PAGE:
One of the most irritating adverts on TV at the moment may yet turn out to be one of the most memorable. But for all the wrong reasons.
Spam, originally launched in the UK in 1941, is making a come-back. Or so it’s manufacturers Hormel Foods are hoping. Among other promotions, they are pinning their hopes on a dreadful TV spot with an even cheesier catch-phrase, “Spam Up!”
The ad is right up there with all the other “worst ads ever”, such as Cillit Bang, online Bingo games and Just For Men.
But why did they pay big bucks to air such dire stuff? I presume they DID pay their performers…? I nearly called them actors, but that would be stretching the point. The look-and-feel of the adverts remind me of those awful 1960s washing powder adverts. They weren’t very believable either!
It may be a calculated gamble, but Hormel (via their ad agency Marsteller) may  have deliberately produced a retro-styled ad purely to cash in on the wartime heritage and 1950s-60s popularity of the product. Yes, it was popular once. Even the Monty Python team used it for one of their classic comedy moments.
Will a new generation of processed meat lovers be enticed to buy Spam in sufficient numbers to cover the ad agency fee? We’ll see…

One of the most irritating adverts on TV at the moment may yet turn out to be one of the most memorable. But for all the wrong reasons.

Spam, originally launched in the UK in 1941, is making a come-back. Or so it’s manufacturers, Hormel Foods, are hoping. Among other promotions, they are pinning their hopes on a dreadful TV spot with an even cheesier catch-phrase, “Spam Up!”

The ad is right up there with all the other ‘worst ads ever’, such as Cillit Bang, online Bingo games and Just For Men. It even has its own appreciation group on Facebook (hmmm – I wonder who put that there?!).

But why did they pay big bucks to air such dire stuff? I presume they DID pay their performers…? I nearly called them actors, but that would be stretching the point. The look-and-feel of the adverts remind me of those awful 1960s washing powder adverts. They weren’t very believable either!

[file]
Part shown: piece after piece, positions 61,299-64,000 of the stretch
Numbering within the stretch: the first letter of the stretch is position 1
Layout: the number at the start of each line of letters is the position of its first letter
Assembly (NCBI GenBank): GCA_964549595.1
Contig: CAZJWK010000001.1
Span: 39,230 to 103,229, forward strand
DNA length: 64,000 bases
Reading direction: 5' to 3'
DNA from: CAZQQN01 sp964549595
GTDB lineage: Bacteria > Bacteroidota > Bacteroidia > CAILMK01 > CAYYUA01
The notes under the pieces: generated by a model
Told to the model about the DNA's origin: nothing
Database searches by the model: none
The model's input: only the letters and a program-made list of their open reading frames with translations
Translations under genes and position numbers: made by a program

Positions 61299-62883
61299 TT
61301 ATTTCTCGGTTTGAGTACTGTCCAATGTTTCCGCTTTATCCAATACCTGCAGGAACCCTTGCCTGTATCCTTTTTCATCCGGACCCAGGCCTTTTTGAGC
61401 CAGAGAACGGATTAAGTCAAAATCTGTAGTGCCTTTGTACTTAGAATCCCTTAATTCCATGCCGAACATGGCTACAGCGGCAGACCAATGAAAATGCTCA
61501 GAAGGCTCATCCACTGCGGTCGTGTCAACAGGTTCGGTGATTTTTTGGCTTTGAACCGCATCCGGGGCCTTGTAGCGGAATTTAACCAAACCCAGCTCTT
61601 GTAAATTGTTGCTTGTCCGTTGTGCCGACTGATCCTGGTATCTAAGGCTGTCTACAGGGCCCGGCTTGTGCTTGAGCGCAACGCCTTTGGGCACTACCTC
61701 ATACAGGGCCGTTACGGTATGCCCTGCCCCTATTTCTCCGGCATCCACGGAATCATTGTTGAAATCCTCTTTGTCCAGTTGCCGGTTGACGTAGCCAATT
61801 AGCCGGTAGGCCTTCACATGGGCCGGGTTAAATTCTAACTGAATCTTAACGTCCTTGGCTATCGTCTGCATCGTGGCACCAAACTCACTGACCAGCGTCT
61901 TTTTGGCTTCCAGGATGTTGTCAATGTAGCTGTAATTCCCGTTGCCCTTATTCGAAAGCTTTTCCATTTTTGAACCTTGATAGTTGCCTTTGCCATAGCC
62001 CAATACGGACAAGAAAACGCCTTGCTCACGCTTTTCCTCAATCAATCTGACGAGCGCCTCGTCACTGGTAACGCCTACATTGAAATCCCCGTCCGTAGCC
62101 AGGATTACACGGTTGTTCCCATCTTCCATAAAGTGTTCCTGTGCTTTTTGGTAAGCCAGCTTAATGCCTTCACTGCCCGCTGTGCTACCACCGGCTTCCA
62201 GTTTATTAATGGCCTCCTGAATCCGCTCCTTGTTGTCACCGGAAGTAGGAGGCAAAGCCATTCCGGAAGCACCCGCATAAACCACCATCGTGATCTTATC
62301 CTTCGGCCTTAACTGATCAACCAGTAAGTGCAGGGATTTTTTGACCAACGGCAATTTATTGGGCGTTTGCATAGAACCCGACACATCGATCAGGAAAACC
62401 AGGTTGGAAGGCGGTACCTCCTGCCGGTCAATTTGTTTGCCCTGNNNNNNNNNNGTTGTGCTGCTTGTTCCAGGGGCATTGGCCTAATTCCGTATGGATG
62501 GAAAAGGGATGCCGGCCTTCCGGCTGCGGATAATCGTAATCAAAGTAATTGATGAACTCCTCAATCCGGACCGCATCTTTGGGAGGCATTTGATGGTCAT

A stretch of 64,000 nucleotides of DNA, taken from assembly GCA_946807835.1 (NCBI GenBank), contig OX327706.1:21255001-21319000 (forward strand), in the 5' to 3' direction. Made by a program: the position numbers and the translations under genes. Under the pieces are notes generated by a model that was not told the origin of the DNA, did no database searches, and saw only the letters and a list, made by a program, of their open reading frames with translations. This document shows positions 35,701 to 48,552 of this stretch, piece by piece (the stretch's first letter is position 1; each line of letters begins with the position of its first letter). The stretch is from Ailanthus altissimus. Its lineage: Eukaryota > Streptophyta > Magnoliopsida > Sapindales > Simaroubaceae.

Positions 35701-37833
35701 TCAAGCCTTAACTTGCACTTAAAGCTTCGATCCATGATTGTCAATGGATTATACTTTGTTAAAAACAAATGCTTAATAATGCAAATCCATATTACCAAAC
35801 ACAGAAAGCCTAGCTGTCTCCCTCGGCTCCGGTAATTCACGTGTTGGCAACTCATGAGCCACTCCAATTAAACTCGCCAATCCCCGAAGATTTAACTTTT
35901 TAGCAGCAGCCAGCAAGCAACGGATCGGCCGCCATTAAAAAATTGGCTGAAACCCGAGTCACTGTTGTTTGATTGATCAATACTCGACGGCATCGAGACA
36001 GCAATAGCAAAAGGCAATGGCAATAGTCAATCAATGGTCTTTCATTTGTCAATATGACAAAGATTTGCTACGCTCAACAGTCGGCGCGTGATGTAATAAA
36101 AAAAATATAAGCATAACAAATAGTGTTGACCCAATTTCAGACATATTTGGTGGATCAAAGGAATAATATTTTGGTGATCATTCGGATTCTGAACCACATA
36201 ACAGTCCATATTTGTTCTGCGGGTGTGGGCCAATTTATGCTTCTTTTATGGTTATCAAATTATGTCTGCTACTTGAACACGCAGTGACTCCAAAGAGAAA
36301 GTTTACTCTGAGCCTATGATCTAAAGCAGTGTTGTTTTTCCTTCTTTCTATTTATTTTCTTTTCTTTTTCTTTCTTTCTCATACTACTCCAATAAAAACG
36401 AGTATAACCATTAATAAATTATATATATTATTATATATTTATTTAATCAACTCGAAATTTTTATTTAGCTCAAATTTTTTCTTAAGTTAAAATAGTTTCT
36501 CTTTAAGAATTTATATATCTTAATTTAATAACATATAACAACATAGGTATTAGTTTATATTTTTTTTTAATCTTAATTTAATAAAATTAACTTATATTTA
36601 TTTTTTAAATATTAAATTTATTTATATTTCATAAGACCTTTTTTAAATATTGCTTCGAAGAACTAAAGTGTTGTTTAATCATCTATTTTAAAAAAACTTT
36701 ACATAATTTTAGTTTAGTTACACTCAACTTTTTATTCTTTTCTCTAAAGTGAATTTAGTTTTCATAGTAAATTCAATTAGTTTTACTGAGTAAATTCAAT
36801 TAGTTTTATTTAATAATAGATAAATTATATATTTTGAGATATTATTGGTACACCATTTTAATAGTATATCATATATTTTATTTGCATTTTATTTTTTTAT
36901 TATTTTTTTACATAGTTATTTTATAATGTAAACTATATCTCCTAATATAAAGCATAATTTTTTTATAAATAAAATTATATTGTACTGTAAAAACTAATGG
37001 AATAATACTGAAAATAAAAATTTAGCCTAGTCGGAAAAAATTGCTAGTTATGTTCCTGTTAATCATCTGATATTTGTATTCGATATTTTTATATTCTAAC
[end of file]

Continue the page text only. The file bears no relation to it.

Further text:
It may be a calculated gamble, but Hormel (via their ad agency Marsteller may have deliberately produced a retro-styled ad purely to cash in on the wartime heritage and 1950s-60s popularity of the product. Yes, it was popular once. Even the Monty Python team used it for one of their classic comedy moments.

Will a new generation of processed meat lovers be enticed to buy Spam in sufficient numbers to cover the ad agency fee? We’ll see…

(Opinion: John Dawkins, designer)

Read our 2 lovely comments
2009
01.21

One of my design heroes is undoubtedly British graphic designer and consummate typographer Jonathan Barnbrook. Renown and admired for his pivotal role in British graphics and his strong political views and contribution to social causes, Barnbrook strives to use the power of his design skills as a weapon for social change and for the moral good.

I was pleased therefore, when I spotted Barnbrook?s unmistakable ?Virus? fonts in the latest British Heart Foundation television advert. Directed by Barnbrook, ?The spot features a Virtual Heart Simulator, alongside a typographic treatment by Barnbrook of various words from the voiceover.??CR. Whilst undeniably graceful, and wonderfully paced, I do slightly wonder at the choice of some of Barnbrook?s self-designed typefaces ? as beautifully crafted and animated as they are. A pleasant change and real step away from recent BHF advertising.

Now to go home and dust off my signed copy of ?The Barnbrook Bible??ahhh.

Take a look at the advert here.

(Opinion: Jon Price ? Designer)

Go on, leave us a comment on this post